Because of the birth and upbringing of Jesus, people were amazed at His teaching. (See Matthew 7:28-29.) It is also because of the background of His life that we cannot have a problem that Jesus doesn’t understand. He had no money – only his cloak. He was “born on the wrong side of the tracks.” He was born an “illegitimate child.” Unlike followers of all other faiths on Earth, “we do not have a high priest who is unable to sympathize with our weaknesses, but we have one who has been tempted in every way just as we are – yet without sin” (Hebrews 4:15).

I have seen mangers. They are dirty with mouth slime from cattle plus insects and worms and unprotected from the elements. The sterile, clean, neat, ordered Christmas card picture is not reality. However, but it can remind us of how God in His wisdom provides for us and understands our needs. The birth and upbringing of Christ provide an apologetic for the validity of Christianity.

— John N. Clayton © 2020

Jesus Christ an Agent of Change

Jesus Christ an Agent of Change for the New Year 2020

We are about to begin the third decade of the 21st century, and we can sum up the message of the century with the word “change.” We tend to fight change. I have an older friend who says that he has seen a lot of changes in America and he’s been opposed to every one of them. He is also an atheist. When I pointed out to him that Jesus Christ was an agent of change and Christianity is a religion of change, he asked me to explain that. Let me point out five reasons.

#1) The Bible we use is the NEW Testament. Jesus used that term repeatedly using the Greek word “kaimos” meaning new, fresh, recent. (See Matthew 26:28, Mark 14:24 and Luke 22:20).

#2) Newness means giving up old ways that either didn’t work or have quit working. Jesus Christ was an agent of change as He consistently gave new and better answers to old ways. In Mark 10:4, some Pharisees asked Jesus about the law of Moses, which allowed a man to divorce his wife for virtually any reason. This made women the property of their husbands. Jesus gave a new perspective on this whole issue by saying, “A man shall leave his father and mother and cleave to his wife and the two of them shall become one, so then they are not two but one. What, therefore, God has joined together, let no man tear asunder.” This is not a sexual reference, and it made women partners, not property, and radically changed the view of women to a new and critical role. (See Genesis 2:24.)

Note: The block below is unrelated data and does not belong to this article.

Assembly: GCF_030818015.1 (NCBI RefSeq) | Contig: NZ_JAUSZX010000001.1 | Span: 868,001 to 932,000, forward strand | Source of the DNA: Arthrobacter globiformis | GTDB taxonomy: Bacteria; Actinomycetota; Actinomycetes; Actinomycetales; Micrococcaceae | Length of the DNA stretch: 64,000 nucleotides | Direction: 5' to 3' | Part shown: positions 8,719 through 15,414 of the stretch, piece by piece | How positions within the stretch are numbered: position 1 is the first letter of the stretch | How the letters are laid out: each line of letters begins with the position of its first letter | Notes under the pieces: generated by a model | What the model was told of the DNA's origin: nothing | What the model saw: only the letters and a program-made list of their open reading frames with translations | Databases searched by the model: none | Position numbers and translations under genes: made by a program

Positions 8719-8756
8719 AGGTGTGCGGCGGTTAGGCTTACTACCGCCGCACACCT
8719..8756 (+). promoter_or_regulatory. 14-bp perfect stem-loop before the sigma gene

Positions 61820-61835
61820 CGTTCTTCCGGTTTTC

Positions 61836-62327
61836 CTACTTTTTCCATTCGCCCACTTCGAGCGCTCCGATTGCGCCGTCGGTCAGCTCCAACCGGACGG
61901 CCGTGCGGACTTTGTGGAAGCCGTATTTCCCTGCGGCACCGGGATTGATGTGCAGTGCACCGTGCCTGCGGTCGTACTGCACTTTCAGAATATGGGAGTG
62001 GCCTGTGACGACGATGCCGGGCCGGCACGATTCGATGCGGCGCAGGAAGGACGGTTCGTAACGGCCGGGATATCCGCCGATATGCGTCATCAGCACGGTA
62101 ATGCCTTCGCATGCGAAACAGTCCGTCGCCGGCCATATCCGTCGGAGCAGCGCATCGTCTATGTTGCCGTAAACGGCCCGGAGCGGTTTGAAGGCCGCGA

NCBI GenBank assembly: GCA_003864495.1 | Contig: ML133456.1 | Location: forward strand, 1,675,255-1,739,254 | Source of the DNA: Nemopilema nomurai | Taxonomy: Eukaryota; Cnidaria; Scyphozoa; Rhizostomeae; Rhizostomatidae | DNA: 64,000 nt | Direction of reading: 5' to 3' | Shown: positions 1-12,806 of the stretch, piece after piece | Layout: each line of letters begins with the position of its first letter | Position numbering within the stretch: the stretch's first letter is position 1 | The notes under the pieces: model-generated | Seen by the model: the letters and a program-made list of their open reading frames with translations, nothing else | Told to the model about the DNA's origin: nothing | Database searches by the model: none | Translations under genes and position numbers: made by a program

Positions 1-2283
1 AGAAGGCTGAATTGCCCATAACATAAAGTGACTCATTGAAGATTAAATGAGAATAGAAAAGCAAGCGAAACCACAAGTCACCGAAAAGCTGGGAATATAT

#3) Newness in Christianity knocked down old prejudices and racial issues, making the walls that divide people non-existent. Galatians 3:28 expresses this new concept beautifully, saying, “There is neither Jew nor Greek, there is neither bond nor free, there is neither male nor female for you are all one in Christ Jesus.” All of this newness was very hard for the religious and political establishment of Jesus’ day to accept, and it is still hard for many today.

#4) Newness involves changing. Christianity is not legalistic and is not run by a bunch of laws. Paul says it well in 2 Corinthians 3:6: “Christ has made us ministers of the New Testament, not of the letter, but of the Spirit: for the letter kills but the Spirit gives life.” Hebrews 10:20 talks about Christianity being a new a living way and Hebrews 8:8-12 puts to rest animal sacrifice and other ineffective practices of the past.